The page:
Torque is among the most important of all the measured quantities in applications ranging from characterizing high-power gas turbines, to determining the level of force required to open a screw cap on a medication container. As anyone who studied physics in high school should recall, torque is the tendency of a force to rotate an object about an axis, fulcrum, or pivot. Loosely speaking, torque is a measure of the turning force on an object such as a bolt or a flywheel. For example, pushing or pulling the handle of a wrench connected to a nut or bolt produces a torque (turning force) that loosens or tightens the nut or bolt. However, measuring torque accurately can be far from straightforward. This article offers an overview of one approach to reducing uncertainty in torque measurement using an example of turbine engine testing to illustrate the process.

Figure 1. The non-rotating torque measurement technique that used a lever arm and a load cell attached to a floating or bearing-supported dynamometer to measure reaction torque.
This testing application involved a company that was repurposing large turbine engines, specifically jet engines, by converting them to run on either diesel fuel or natural gas. These converted engines would be used to generate electrical power in remote locations without access to power lines, such as off-shore oil-drilling platforms, undeveloped regions, etc.

As part of this repurposing project, the goal was to create a test stand that would give the engineers the torque data they needed to make design changes that would help them optimize fuel efficiency. Acquiring accurate torque data on the engines’ performance is a critical part of this research. Although the firm had been converting jet engines to electrical power generators for many years, they recently decided to switch to in-line rotating torque sensors to improve their testing accuracy by minimizing torque measurement uncertainty.

Figure 2. Placing an inline torque sensor into the test configuration.
The testing requirements called for torque sensors with full-scale capacity ranges of 200 Nm, 1 KNm, 2 KNm, and 130 KNm. The three smaller-capacity sensors had to share the same dimensional package size and operate at speeds up to 22,000 RPM. The largest torque sensor had to operate at up to 4,000 RPM. Like the rest of the test stand, the torque sensors used had to be extremely durable and reliable, given that a testing sequence might run anywhere from a few hours to a few months. Each sensor had to have two separate torque outputs to allow for greater confidence in data accuracy and to serve as a backup if one output failed during testing.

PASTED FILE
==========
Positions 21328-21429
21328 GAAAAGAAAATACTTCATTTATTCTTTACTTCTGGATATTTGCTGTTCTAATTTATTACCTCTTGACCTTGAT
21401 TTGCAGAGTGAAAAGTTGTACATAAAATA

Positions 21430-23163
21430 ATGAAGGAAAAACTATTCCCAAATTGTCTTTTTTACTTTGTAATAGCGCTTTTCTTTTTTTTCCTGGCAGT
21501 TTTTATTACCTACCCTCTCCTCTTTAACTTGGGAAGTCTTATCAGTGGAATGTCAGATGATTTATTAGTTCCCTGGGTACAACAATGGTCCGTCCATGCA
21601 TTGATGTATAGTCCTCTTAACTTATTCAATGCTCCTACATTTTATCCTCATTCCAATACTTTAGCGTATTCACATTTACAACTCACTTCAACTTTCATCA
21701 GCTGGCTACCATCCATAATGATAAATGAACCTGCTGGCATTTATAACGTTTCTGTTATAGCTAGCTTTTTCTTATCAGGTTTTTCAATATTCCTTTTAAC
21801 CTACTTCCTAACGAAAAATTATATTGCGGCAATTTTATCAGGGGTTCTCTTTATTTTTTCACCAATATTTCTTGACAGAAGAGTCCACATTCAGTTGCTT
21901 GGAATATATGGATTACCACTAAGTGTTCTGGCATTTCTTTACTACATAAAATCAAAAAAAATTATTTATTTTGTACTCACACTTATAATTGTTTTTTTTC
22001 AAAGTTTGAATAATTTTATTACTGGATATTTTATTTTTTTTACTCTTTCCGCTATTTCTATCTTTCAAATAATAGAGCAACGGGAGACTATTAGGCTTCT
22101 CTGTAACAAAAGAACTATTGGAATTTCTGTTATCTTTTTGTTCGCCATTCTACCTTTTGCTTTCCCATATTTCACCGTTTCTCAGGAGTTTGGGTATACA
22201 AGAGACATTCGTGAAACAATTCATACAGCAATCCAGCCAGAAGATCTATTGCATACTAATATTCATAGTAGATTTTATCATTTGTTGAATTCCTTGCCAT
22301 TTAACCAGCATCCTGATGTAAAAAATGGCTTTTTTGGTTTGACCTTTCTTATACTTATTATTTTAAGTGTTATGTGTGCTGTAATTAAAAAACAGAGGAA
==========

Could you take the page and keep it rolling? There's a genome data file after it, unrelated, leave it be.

Previously, the test stand had incorporated a non-rotating torque measurement technique that used a lever arm and a load cell attached to a floating or bearing-supported dynamometer (a large electric motor used as a drive or a load) to measure reaction torque (Figure 1). The dynamometer was supported on either side by trunnion bearings. In this method, the lever arm is attached to the dynamometer, and the distance between the center of the shaft and the center of the load cell multiplied by the force equals torque. Although it is a technique that has been around for more than half a century, there are some advantages to measuring reaction torque with a lever arm and load cell. For example, alignment is not critical because the sensor isn’t located on the rotating shaft. Overload protection can be relatively simple to implement. In addition, the system is easy to calibrate because there’s no need to open the rotating shaft.

Figure 3. In-line torque sensors offer a more dynamic torque output. When using reaction torque methods (load cell and lever arm), the mass of the dynamometer can act as a low-pass filter (typically around 20 Hz). This can raise the uncertainty of the torque measurement.
Despite these advantages, however, there are also some disadvantages associated with measuring reaction torque with a level arm and load cell. The first of these is low dynamic response (typically up to 20 Hz) because the mass of the dynamometer acts as a low-pass filter, which increases the uncertainty in the torque measurement. In addition, the dynamometer must be supported on bearings, which can apply additional torque to the measurement because of friction; these bearings also demand regular maintenance.

Adding an In-Line Torque Sensor

The new torque measurement technique the client chose involved removing the lever arm and load cell, fixing the dynamometer in place so it no longer turned on the trunnion bearings, then adding an in-line torque sensor (Figure 2). This technique employs a flange-to-flange style torque sensor using a digital telemetry system, so it’s totally non-contact, with minimal backlash and support bearings.